Crown-of-thorns cull completed
The Federal Government has announced over 60,000 crown-of-thorns starfish have been culled under a project to protect the Great Barrier Reef.
Federal Environment Minister said divers from the Association of Marine Park Tourism Operators have culled the coral eating starfish between Lizard Island and Cairs, as well as pockets in the Whitsunday.
The $1.43 million project began in August last year as a response to increased crown-of-thorn starfish sightings.
“Research shows the crown-of-thorns starfish is one of the main culprits behind a serious decline in coral cover,” Mr Burke said.
“These starfish occur naturally, but pollution and run off can lead to an explosion in their numbers. And when their numbers get out of hand week after week we witness them eating the reef.
“Long term the work of reef rescue is ensuring that run off and pollution into the reef reduces every years. But short term we need to have divers underwater injecting them and killing them.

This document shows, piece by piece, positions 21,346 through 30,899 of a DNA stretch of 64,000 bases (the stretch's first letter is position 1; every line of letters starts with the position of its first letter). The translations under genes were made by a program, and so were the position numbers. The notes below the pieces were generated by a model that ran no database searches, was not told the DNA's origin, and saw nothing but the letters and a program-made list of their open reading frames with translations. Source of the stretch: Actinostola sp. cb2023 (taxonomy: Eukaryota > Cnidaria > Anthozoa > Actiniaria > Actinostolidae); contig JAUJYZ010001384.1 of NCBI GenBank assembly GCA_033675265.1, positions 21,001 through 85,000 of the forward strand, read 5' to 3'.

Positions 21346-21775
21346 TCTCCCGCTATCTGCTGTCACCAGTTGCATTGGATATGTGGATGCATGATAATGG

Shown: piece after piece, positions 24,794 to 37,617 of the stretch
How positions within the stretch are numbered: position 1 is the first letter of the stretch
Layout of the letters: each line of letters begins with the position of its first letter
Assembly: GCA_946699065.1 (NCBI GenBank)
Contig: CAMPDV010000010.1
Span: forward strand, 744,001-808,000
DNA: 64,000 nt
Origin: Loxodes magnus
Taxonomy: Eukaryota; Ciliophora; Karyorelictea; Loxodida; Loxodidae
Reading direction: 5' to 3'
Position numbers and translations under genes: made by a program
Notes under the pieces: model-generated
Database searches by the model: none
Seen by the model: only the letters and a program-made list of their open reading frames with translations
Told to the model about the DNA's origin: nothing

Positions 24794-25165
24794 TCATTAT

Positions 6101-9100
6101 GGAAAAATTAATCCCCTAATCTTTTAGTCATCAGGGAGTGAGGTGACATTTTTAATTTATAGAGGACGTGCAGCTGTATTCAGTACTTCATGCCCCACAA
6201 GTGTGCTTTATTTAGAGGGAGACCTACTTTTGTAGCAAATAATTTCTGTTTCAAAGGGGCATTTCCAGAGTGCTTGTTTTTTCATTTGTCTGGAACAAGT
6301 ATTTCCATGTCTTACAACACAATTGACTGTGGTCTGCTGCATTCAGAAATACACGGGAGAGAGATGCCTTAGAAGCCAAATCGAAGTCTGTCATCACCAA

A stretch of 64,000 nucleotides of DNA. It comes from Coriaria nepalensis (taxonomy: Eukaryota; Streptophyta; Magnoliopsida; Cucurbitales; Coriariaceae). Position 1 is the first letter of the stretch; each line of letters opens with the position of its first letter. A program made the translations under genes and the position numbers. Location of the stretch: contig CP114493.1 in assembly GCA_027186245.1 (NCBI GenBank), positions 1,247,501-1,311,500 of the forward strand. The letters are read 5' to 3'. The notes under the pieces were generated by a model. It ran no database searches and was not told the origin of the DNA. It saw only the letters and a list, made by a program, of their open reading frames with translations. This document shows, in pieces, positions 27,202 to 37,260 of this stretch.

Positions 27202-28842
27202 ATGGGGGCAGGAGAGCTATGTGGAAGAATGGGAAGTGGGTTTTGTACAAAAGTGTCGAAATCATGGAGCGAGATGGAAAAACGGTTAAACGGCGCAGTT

“The Australian Institute of Marine Science published long-term data last year demonstrating coral cover on the Reef has declined by more than 50 per cent over the past 27 years — with outbreaks of crown-of-thorns starfish being a major contributor, just behind cyclones”
To cull crown-of-thorns starfish, divers inject the animal with sodium bisulphate — a biodegradable chemical considered harmless to other plants and animals on the Reef.